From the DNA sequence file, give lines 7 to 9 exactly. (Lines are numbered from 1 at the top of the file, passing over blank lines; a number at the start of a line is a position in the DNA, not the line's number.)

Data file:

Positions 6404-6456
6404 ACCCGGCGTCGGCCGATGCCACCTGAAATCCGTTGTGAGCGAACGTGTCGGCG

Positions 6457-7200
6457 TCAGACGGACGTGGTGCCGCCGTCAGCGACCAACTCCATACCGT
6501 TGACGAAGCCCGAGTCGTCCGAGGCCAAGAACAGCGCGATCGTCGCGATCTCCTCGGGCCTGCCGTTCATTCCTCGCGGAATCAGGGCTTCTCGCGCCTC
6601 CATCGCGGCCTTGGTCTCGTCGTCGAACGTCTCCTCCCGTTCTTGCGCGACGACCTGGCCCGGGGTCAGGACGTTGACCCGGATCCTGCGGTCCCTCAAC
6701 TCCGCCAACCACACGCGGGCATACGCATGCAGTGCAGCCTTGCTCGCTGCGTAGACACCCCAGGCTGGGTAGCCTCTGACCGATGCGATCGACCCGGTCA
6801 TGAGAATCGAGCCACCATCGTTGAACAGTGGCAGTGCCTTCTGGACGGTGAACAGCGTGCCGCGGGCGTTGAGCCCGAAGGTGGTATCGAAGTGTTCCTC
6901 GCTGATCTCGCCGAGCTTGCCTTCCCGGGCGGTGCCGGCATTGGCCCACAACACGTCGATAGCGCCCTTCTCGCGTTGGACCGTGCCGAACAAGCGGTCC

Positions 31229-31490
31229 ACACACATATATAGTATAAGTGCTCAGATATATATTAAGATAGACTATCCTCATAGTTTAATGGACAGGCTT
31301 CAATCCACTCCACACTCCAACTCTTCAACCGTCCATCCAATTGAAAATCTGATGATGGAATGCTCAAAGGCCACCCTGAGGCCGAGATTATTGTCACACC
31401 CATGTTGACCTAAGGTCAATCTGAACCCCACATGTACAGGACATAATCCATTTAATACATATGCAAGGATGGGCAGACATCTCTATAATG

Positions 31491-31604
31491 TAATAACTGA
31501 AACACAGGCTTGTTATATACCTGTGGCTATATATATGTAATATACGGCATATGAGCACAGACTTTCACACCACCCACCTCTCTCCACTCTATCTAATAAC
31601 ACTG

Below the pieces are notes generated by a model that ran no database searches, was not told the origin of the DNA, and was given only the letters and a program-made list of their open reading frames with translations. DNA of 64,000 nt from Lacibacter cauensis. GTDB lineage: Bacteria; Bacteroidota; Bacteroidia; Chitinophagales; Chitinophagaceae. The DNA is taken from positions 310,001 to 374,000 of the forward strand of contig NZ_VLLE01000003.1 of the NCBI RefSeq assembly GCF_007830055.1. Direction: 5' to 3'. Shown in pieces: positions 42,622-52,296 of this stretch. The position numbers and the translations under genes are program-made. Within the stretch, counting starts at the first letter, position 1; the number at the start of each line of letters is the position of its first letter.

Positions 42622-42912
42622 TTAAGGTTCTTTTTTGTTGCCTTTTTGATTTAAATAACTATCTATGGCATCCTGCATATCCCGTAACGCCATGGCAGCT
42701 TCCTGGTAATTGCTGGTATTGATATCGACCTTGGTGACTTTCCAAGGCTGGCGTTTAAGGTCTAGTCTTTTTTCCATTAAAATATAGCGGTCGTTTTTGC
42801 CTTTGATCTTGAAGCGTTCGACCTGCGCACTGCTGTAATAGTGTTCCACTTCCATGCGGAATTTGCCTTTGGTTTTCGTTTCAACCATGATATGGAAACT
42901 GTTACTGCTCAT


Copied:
6701 TCCGCCAACCACACGCGGGCATACGCATGCAGTGCAGCCTTGCTCGCTGCGTAGACACCCCAGGCTGGGTAGCCTCTGACCGATGCGATCGACCCGGTCA
6801 TGAGAATCGAGCCACCATCGTTGAACAGTGGCAGTGCCTTCTGGACGGTGAACAGCGTGCCGCGGGCGTTGAGCCCGAAGGTGGTATCGAAGTGTTCCTC
6901 GCTGATCTCGCCGAGCTTGCCTTCCCGGGCGGTGCCGGCATTGGCCCACAACACGTCGATAGCGCCCTTCTCGCGTTGGACCGTGCCGAACAAGCGGTCC